Beginner's Guide Intermittent Fasting
Beginner’s Guide Intermittent Fasting
October 3, 2020
Intermittent fasting has been a popular trend for some years now. In contrast to most diets it does not focus on what you eat but much more on when you eat. With Intermittent Fasting you switch between fasting periods and eating on a regular schedule.
What does the science say about it?
Studies about intermittent fasting have shown that it can be effective to weight loss and people have less muscle loss compared to calorie restricted diets. A 2014 study showed that fasting may be beneficial for delaying the aging process and age-associated diseases such as Alzheimer’s, diabetes and hypertension. Most promising results were found in relation to prevention of obesity, diabetes and high blood pressure when fasting is done during the night hours.
How should I start Intermittent Fasting?
While there are many different methods the most popular one is the 12/12 Method: During this method you fast every day (or 4 days a week) for 12 hours and concentrate the food intake on the remaining 12 hours of the day. As an example, you stop eating at 7pm on one day until 7am on the next day.
Common rules are:
No food during fasting hours
Non-caloric drinks like unsweetened coffee, tea or water are allowed
Try to eat a balanced diet during the eating periods. However, there are no restrictions whatsoever.
Risks and Precautions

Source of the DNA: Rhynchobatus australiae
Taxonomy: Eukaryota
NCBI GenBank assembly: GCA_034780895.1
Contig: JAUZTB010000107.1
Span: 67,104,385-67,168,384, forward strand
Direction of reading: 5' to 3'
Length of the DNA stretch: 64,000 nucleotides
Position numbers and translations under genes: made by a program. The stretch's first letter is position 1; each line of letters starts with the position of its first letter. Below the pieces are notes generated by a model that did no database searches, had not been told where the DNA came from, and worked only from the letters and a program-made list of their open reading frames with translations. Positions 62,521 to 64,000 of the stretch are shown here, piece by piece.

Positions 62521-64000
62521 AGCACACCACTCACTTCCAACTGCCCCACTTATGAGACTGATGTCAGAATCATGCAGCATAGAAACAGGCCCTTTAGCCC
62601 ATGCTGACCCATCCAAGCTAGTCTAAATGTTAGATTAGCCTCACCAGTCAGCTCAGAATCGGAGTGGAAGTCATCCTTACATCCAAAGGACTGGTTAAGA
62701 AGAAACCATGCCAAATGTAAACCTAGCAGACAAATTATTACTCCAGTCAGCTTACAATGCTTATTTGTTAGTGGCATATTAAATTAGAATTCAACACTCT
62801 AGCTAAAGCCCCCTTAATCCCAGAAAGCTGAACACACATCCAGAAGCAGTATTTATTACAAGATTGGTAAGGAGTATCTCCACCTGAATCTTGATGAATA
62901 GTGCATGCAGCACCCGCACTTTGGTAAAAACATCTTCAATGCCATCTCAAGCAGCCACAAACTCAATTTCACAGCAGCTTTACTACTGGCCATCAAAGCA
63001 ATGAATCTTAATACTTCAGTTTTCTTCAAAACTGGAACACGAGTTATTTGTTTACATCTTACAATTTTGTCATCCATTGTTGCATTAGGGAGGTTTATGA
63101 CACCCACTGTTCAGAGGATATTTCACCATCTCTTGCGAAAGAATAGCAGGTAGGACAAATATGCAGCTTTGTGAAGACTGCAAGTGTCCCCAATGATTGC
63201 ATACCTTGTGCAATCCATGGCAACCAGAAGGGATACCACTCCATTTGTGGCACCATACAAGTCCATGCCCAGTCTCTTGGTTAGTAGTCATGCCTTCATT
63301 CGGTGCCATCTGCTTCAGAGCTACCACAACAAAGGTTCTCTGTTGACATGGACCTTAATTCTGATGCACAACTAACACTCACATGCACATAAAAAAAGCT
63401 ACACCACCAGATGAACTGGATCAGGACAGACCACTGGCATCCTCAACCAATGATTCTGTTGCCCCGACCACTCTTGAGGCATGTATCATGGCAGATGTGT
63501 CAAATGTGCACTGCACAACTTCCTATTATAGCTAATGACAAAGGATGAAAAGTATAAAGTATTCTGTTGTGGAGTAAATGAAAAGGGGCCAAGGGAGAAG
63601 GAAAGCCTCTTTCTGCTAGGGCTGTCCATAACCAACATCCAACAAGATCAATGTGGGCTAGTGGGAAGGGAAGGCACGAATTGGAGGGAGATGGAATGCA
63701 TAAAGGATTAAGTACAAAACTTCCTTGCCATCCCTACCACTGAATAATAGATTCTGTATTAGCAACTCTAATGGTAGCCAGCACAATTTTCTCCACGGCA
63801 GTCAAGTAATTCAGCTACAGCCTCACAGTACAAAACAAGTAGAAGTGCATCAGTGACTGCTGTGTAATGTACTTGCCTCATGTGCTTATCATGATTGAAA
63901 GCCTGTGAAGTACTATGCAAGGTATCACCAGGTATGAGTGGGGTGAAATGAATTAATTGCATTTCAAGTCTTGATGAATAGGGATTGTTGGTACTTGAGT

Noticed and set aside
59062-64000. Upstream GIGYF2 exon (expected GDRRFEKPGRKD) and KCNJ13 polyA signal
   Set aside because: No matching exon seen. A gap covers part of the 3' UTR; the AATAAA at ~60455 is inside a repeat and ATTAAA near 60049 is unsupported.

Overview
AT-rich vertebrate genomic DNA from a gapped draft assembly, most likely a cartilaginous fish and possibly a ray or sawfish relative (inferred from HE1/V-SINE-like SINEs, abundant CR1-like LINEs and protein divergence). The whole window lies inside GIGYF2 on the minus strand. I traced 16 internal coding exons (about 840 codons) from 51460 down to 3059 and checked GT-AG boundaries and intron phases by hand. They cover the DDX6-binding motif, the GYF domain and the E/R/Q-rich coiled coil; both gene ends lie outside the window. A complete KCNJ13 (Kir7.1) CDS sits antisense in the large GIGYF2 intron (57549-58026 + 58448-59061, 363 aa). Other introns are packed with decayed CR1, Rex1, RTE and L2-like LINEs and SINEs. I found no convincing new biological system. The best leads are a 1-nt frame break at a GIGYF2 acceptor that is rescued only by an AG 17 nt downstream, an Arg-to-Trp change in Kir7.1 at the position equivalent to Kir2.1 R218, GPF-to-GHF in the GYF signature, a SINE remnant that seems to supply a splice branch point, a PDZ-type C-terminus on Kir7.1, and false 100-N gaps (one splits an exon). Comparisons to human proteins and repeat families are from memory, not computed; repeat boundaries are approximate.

People that are not used to long fasting periods might feel some discomfort like hunger, headaches, constipation or dizziness. While most people react well to intermittent fasting it is always recommended to discuss this topic with you doctor and registered dietitian to avoid any harm. Intermittent fasting is contraindicated for persons who are underweight, have an eating disorder, are pregnant or breastfeeding.
Even though there are many promising studies, the effects on weight loss and intermittent fasting are still under investigation. Many studies were conducted on animals or were small or short-term. More research on the long-term effects on humans is needed.
Intermittent fasting can be a powerful tool to bring structure into your diet, but it is important to note that the best way for a healthy lifestyle is to improve the quality of your diet and exercise regularly.
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Written by: Veronika Monteiro Kisslinger, Dietetic Intern, Hunter College
Reviewed by: Nazirber Maduro, RDN, CDN, CDCES
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